For me, “Julia’s" writing provides spiritual insights as well as writing perspective. Devotional time works well for me when I read the Bible, pray and write. Writing often becomes prayer and prayer often turns into writing.

Closing Thought: “Few souls understand what God would accomplish in them if they were to abandon themselves unreservedly to him and if they were to allow his grace to mould them accordingly.” St. Ignatius of Loyola (1491-1556)

May it be so, Lord. May it be so.


  1. Congratulations on your 82nd post here! Writing is an active response to listening. That's what comes to mind from your words and am pondering them deeply. Thank you for your wise words!

  2. Thank you for your congratulations and commendations. Yes, I aprreciateyour summation, “Writing is an active response to listening.” Blessings, Lynn.

  3. Your list of writing accomplishment is impressive. No need to apologize! I am always encouraged and inspired by your words each month. Thank you for continuing to be faithful to write.

  4. Thank you for your encouragement, Tracy, and I’m learning to trust God more fully for the rest.

  5. Happy Birthday, Sharon!! Congratulations on the number of blog posts you have contributed and for all the other pieces of writing you have accomplished. Thanks for sharing the advice about making the time. So true and well said. I often wonder why a book seems so important to most of with all of the other writing accomplishments we have but like you, I think about a book as well. Needless to say, the question, "Are you still writing?" confirms that you are a writer. People have read your stories. That's wonderful!

    1. Maybe we feel that having a book published makes us writers, but, truly, if we are writing, we are writers. Thanks for you encouragement, Vickie.

  6. You echo many of my own thoughts and feelings about my writing, Sharon. I'm choosing to consider the writing I have done, some published, rather than the yet unrealized goal of a book. We ARE writers, whether we have a book published or not. Let's take some satisfaction from that.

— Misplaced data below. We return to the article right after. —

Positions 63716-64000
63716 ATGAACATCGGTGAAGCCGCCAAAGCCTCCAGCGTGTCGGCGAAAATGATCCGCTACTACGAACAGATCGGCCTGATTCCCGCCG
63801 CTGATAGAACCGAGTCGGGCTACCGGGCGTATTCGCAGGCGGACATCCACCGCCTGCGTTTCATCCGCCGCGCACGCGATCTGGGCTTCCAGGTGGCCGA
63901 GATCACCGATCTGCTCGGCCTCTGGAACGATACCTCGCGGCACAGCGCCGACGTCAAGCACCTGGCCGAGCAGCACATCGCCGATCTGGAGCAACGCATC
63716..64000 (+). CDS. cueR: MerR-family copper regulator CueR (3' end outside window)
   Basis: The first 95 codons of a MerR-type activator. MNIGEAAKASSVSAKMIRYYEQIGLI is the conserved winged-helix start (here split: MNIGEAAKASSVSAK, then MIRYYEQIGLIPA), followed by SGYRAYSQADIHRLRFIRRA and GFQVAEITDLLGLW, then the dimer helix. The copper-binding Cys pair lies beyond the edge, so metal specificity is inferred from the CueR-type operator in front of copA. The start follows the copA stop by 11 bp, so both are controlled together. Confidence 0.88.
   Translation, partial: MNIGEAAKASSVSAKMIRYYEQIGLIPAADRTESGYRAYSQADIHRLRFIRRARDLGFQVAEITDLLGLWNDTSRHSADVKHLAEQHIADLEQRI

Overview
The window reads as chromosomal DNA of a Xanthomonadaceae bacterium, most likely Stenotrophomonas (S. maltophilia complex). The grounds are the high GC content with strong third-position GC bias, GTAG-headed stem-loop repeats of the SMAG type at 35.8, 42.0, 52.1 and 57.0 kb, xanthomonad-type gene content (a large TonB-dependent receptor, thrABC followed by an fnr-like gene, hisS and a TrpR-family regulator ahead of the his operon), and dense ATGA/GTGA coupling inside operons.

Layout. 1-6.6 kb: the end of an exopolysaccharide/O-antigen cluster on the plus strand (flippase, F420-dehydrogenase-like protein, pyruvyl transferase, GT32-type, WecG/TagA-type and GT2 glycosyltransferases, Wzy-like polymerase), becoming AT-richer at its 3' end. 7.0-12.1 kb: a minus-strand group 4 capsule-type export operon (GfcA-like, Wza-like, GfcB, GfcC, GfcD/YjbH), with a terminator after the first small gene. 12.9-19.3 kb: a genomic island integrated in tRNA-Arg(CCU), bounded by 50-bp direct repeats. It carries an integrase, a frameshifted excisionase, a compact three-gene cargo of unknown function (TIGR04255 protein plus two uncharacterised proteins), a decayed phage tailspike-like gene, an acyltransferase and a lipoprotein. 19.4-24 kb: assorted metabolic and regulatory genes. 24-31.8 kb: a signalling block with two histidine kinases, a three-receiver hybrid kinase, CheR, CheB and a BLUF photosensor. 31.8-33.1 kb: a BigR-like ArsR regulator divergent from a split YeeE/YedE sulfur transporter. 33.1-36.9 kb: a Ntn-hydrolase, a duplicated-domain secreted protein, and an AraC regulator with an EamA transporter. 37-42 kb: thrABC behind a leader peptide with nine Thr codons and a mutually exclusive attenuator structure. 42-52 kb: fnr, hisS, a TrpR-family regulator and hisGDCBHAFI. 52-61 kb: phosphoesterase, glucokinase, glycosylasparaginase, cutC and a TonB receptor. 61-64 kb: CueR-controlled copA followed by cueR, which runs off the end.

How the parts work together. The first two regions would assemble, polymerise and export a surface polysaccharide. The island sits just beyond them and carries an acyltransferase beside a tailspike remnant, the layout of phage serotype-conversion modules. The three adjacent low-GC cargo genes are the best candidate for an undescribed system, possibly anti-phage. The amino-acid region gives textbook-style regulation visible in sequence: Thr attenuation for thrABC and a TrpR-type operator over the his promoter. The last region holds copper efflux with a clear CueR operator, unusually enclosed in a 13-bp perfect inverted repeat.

7. You have written faithfully, Sharon!

    1. Thanks, Pam. You also have been a faithful writer and a strong support to InScribe. Bless you.

  8. Congratulations, Valerie, on being a writer. I agree with you that we need to consider the writing we have done. That’s why I am celebrating what I have done instead of what I haven’t done, but this is a new approach for me. As a writer I need to write. This has been a problem for me these past few years, so I need to get used to making use of small amounts of time. Thanks for joining the conversation, Valerie.

  9. Hi Sharon! I love your idea of a devotional for writers. I also love the practice of, "listening rather than speaking." I used this all the time when I worked as a chaplain. I hope and pray you keep on writing, Sharon. Your words always find a place in my heart.

  10. Thank you, Alan for your letting me know that my “words always find a place in (your) heart.” Your comment is heartening to me. Blessings.

  11. Hi Sharon, I love the way you describe your writing process of listening. Listening for a quote, a book idea, a thoughtful discussion. "This is the way. Write about it," was an important takeaway for me. We also listen to God's prompting when a work is ready to be written. I too pray you will keep on writing.

  12. Yes, Sandi, we certainly need to listen to God’s prompting when we are actually writing and even when editing or deciding where to submit each piece. Thanks for your comment, Sandi.

  13. You have been prolific, Sharon. I enjoy reading your posts each month, even though it may not be in a timely fashion. We all go through seasons in our writing lives; the main thing is to keep writing, even if we have to make necessary adjustments. All the best, my friend, as you continue on the path the Lord has set before you.

  14. Thank you, Susan, for your encouraging comments. I enjoy and always get a message from reading your posts as well. I was thinking that you’ve been writing here for a good while also, so I checked. You have 76 posts, so we started writing IWO about the same time. Interesting. Also, you gave me the idea to write from a celebratory viewpoint this month. Thanks for that. Last month at the Women Word Weavers, I read my post, so they celebrated with me!